Why All Coaches Need Courage
Personal training is hardly the sort of field where you would think courage is a necessary character trait. It’s not like being a police officer and having to deal with armed gang members, or being a fire fighter and having to enter burning buildings. Nor is the gym anything at all like a combat zone, despite all the comments about #goingtowar that people seem to post.
But courage can be displayed in many ways, and for a coach or trainer it is in having the courage to admit you were wrong and change things accordingly. It also comes into effect when you know you’re on the right path and have to stick to your plan, even when your athletes and clients want change.
Have the Courage to Be Different
Recently I was watching my clients do our regular Monday training. Monday for us is very different than for most. In many gyms it is chest-and-arms day, while in others it is the heaviest session of the week.
But my greatest priority for my clients is mobility and flexibility. Our average clients, like most trainers, have sedentary jobs and show all the telltale signs of an aging body that hasn’t been well looked after. Many struggle with a good overhead position, and others struggle with adequate range to squat well.
Therefore, if we aim to train hard for the rest of the week, we need to make sure to address their range of motion issues as our number one priority. That means it goes first in the week and first in every workout.
Have the Courage to Stick to Your Guns
Initially, that was a difficult sell to my clients. They wanted to lift heavy, to squat and deadlift. They wanted to push hard where I said to slow down and move gently. It took a little while for everyone to see the benefits and come to understand why we do it this way
I could have easily backed down and given in, returning to what most do on a Monday. That would have been the easy thing. But I stuck to my guns and insisted we run these mobility sessions.
Of course, I can’t force people to attend any sessions, Monday has turned out to be our busiest day of training both in mornings and evenings. So it’s fair to say that forcing this upon my clients has been met with understanding as they now see the benefits of better movement through the rest of the week.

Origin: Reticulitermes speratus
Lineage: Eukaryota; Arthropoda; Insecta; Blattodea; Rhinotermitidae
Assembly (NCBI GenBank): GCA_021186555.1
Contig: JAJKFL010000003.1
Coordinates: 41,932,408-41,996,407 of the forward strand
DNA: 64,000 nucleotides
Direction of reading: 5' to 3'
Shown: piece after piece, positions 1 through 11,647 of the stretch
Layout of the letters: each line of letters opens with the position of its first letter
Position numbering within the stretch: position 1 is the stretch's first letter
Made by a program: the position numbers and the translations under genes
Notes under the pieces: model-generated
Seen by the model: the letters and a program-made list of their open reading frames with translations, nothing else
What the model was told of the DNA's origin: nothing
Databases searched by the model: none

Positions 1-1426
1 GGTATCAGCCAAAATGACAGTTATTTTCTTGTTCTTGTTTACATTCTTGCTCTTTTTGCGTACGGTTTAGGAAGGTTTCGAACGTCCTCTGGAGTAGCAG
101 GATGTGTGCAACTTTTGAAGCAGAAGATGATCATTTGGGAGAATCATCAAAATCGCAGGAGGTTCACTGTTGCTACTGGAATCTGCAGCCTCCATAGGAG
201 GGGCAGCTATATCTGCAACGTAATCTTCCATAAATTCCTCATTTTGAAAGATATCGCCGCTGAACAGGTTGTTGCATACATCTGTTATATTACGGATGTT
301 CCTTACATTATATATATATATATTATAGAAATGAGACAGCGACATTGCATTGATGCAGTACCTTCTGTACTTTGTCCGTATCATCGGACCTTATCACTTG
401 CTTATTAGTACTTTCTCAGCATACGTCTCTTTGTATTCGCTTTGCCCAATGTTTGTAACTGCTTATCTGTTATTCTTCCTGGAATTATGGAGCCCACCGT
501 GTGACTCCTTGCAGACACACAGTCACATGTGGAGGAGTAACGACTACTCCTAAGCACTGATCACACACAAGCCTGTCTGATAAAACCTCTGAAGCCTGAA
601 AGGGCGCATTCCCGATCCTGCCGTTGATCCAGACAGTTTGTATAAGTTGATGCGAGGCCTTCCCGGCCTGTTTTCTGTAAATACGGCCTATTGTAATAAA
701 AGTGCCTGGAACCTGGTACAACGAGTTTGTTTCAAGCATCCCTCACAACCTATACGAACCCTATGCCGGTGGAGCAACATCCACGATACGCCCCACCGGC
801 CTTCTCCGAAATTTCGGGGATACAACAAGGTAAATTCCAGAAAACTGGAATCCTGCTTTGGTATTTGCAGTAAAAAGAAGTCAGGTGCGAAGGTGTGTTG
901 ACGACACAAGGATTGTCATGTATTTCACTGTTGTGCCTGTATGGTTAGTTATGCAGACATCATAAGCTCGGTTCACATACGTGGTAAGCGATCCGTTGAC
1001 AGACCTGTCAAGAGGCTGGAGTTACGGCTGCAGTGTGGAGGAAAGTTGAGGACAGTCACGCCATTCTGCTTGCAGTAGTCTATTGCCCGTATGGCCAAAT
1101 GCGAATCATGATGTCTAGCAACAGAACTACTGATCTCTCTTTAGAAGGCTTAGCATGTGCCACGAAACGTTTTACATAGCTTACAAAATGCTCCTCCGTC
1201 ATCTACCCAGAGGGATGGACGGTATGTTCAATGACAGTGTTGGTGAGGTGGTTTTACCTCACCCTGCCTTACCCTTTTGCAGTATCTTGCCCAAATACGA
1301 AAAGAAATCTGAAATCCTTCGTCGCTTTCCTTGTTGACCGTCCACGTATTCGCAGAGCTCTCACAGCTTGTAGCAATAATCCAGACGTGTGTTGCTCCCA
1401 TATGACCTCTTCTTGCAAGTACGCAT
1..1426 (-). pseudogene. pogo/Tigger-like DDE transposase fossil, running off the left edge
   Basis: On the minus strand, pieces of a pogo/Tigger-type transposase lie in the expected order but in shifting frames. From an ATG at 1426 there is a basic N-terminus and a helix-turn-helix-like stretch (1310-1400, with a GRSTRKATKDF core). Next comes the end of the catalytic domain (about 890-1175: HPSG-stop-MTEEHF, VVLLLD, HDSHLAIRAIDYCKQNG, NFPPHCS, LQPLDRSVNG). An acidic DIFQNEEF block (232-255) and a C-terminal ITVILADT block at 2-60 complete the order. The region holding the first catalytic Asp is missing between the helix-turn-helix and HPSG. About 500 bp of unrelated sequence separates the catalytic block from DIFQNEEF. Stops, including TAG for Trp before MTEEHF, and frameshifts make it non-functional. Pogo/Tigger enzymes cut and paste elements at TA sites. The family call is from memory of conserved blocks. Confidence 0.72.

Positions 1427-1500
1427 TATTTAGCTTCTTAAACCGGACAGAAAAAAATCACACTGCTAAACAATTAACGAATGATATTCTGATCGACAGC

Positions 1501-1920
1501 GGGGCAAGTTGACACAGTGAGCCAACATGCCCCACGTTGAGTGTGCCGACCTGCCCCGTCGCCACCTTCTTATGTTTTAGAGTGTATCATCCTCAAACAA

Have the Courage to Change the Plan
But at the same time, I was forced to admit failure last week when I watched everyone struggle with new flexibility exercises. It’s not like our previous sessions had been wasted, far from it, but I had decided to step up the demands of the Monday mobility work and make them far more challenging.
Where previously the sessions were mobility focused, which can end up feeling like a nice recovery session, the new session was a hard strength/ flexibility workout - incorporating a lot of Ido Portal’s Corset approach, some other drills from Gymnastic Bodies, as well as exercises from my own experience in martial arts. Some of these drills have literally reduced people to tears in the past, they can be so tough.
Watching my clients, I was ashamed. My programming had failed them. If they had been athletes on a team I was coaching, I would have benched them all for their performance, and then fired myself.
I went home that night and rewrote our plan for the week. I switched the entire focus of the week to this hard flexibility and movement work. I will admit to being nervous when I walked into work at 5:50am the following day, told everyone how disappointed I was in their performance, which really amounted to how disappointed I was in myself, and then laid out the plan to fix it.
Mea maxima fucking culpa.
Have the Courage to Drill the Basics
I’m not sure many people have the guts to tell the clients who come to them for fat loss and general strength and fitness that until further notice, all sessions are going to be related to flexibility. But that’s exactly what happened last week.
Already as of this morning, in six training days, I saw a remarkable improvement in everyone’s abilities. This leads me to think that we won’t need to continue this total flexibility training for much longer, but that we need to keep incorporating it far more than we previously had (which was already more than most facilities, outside of gymnastics and yoga).
In a similar vein, trainers need to have the courage not to change plans too often. Adaptation, the thing people are coming to you for, takes time. Charles Poliquin estimates that it takes about six workouts to get the most out of one session. As in, you must repeat a session exactly six times to get the most out of it – the same set, rep, tempo, and exercise selection and order exactly. Moving quicker than that will actually halt progress, not speed it up.
Have the Courage to Do It Right
John Wooden used to say you can’t allow yourself to get bored watching basics. Think how different the athletic world would be if Phelps’ coach got bored watching him freestyle? Or if Tiger Woods had gotten tired of putting in practice? Or even Hossein Rezazadeh getting bored with the clean and jerk?
Our job entails working primarily with beginner to intermediate trainees. It is all about repeating basics over and over again. The same cues, the same types of workouts, and the same people.
I often think the reason most exercise programs seem to get flipped around so often is because the trainer is bored. Coming to the realization that you’re going to get up at 5am to go and say the exact same thing to the same person as you said yesterday can be tough sometimes. But that’s the job, and if you want to do it, you have the guts to do it right.
Having the courage to stick to the plan, even when clients dislike it will bring them fast results. But don’t be pigheaded. If your plan isn’t effective (or isn’t effective enough, as I found) - have the guts to change it, then stick to the new plan until you can see the results.
Photo 1 courtesy of FBCoverstreet.
Photo 3 courtesy of CrossFit LA.